Transcript of Proceedings, dated 24 September 1990, at 2 (the "Suppression Hrg Tr."). The Suppression Motion was denied. Id. at 2-7; Suppression Opinion at 1-17. Schutzman again requested a trial date later than 1 October 1990. Suppression Hrg. Tr. at 7. When Schutzman was asked why a later date was necessary, the following exchange occurred:
MR. SCHUTZMAN: Number One, now that the Court has denied the Suppression Motion, I would like to speak to [Barber] about that, because there [sic] it had changed.
At first when I had done the motion and gave it to [Barber], I believe the Assistant U.S. Attorney heard the same thing, that [Barber] was complaining he would win the motion. Of course, there was nothing to discuss with him at that time.
Now that he has lost the motion, based on your Honor's ruling, it does change the facts. At this time, of course, I would discuss with the Assistant U.S. Attorney what he can do to help [Barber] if he should want to cooperate, and if our discussions, after I go visit him and his family fall apart, I believe the Assistant would need some time to get the case together.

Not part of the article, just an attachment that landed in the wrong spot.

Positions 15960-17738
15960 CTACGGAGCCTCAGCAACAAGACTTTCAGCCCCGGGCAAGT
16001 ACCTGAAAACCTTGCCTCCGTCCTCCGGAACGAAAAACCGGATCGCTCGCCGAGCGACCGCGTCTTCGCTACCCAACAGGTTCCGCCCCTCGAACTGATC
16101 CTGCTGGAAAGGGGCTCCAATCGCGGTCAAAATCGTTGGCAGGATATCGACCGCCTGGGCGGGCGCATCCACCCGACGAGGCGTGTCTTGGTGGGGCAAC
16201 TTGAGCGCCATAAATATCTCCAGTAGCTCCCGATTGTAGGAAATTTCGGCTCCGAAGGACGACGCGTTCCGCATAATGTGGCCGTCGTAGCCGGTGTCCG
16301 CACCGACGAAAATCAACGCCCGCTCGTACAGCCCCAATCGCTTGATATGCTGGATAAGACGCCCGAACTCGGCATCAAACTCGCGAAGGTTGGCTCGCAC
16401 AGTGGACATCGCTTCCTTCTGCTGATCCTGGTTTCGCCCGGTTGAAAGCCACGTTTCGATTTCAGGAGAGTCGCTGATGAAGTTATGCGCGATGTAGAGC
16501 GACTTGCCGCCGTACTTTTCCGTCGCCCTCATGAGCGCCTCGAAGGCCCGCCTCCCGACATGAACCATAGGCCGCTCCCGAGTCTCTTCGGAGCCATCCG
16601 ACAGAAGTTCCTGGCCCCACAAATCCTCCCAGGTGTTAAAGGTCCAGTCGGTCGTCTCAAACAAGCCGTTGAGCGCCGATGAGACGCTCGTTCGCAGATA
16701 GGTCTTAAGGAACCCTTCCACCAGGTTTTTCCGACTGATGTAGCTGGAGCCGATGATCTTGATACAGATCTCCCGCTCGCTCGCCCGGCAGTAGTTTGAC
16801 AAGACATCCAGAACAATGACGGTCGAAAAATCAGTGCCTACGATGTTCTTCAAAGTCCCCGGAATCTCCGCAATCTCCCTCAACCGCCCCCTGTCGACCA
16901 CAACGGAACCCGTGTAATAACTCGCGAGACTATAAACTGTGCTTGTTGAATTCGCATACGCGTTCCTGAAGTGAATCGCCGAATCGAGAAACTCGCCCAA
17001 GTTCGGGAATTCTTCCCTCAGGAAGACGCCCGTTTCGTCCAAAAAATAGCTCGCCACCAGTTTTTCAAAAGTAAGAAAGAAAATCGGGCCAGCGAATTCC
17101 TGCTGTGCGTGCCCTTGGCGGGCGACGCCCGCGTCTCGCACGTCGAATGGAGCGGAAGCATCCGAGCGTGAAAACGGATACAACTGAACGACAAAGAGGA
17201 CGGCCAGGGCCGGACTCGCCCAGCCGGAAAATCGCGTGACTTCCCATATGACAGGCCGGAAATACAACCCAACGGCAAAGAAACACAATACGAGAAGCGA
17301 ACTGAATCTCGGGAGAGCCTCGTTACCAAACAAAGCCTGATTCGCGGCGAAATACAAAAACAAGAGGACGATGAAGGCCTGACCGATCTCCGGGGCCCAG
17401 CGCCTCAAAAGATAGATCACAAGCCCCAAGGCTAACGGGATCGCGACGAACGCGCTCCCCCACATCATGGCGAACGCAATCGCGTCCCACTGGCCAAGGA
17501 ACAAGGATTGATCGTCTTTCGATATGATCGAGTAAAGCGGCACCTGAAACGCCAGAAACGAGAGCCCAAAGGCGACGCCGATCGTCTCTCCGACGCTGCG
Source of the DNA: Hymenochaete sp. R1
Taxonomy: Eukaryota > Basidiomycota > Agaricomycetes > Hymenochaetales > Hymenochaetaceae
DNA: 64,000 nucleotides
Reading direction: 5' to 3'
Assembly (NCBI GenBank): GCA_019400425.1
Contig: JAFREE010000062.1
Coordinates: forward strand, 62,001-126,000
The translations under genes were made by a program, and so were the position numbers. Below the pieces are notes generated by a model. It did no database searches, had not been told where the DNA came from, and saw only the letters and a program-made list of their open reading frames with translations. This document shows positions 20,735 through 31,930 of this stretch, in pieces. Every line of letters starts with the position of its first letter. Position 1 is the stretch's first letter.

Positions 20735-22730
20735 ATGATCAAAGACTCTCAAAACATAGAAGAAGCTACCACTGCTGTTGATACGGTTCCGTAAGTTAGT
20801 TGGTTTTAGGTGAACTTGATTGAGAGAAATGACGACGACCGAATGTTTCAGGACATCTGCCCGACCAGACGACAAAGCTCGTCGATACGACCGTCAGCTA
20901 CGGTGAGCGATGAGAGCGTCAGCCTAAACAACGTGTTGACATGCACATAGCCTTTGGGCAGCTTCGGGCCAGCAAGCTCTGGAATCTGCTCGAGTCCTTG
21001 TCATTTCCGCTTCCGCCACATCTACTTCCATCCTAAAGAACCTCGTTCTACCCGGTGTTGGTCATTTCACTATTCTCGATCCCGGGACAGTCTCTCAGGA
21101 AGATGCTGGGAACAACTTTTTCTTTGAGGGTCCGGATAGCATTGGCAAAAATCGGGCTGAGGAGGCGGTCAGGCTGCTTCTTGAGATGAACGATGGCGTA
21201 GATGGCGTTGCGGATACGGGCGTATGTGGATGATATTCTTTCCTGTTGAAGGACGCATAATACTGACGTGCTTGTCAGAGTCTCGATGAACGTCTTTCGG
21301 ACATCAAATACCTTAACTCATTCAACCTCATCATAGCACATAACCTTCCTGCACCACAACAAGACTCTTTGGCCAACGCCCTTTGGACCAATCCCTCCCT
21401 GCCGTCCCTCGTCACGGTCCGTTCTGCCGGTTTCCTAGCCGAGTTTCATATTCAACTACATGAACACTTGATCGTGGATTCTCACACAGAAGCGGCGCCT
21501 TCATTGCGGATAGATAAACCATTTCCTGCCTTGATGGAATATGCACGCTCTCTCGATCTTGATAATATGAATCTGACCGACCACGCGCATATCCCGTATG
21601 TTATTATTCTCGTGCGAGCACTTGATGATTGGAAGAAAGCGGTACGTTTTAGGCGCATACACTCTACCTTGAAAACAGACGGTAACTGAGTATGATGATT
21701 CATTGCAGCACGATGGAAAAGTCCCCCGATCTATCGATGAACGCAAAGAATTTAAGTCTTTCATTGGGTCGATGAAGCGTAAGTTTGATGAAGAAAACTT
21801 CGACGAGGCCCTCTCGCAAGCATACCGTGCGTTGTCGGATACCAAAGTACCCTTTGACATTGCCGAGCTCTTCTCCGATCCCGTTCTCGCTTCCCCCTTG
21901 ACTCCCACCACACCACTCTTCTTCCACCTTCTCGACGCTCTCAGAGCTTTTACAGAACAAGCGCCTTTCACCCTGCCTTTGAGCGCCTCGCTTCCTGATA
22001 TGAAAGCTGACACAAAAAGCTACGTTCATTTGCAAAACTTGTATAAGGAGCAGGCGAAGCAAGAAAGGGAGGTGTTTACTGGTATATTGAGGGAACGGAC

THE COURT: I'm still inclined to try this next Monday [1 October 1990].
Your Honor, it seems to me that -- I discussed this with Mr. Schutzman after our last appearance and he told me the same thing he's saying today. He said he couldn't talk to [Barber] about a plea because [Barber] wished he was going to win the motions. I heard the same thing coming out of the prison, he was sure he was going to get off.
We're really only starting to discuss a plea, but in order to do that, we need a proffer session and that will take a few days to set up. Its going to take a few days for [Schutzman] to discuss it with [Barber] and family, who is not located here.
THE COURT: . . . We're going to trial Monday.
THE COURT: . . . I'm inclined to move the trial on Monday.
MR. SCHUTZMAN: Again, I just ask the court to reconsider only for the reason that I honestly I can't do what's best for my client in so short a time because everybody is in different states. It's not like I can even get everybody together in a day or two.
THE COURT: As far as a plea is concerned, you can speak with his family via telephone, but --
MR. SCHUTZMAN: Your Honor, I've found through experience with [Barber and his family], you really don't get anywhere on the phone with these people. You have to sit down with them, you have to go over the reasoning.
THE COURT: You keep saying try to do the right thing.
MR. SCHUTZMAN: Let me explain. To do what's best for my client may not always be to go to trial. However, sometimes to explain it to a client is not as easy as it may seem where you and I will see something very clearly. They do not. Granted, the Courts don't sit for their benefit.
THE COURT: We do, on the contrary. He's indicted. He has a right to go to trial. That's why I'm ...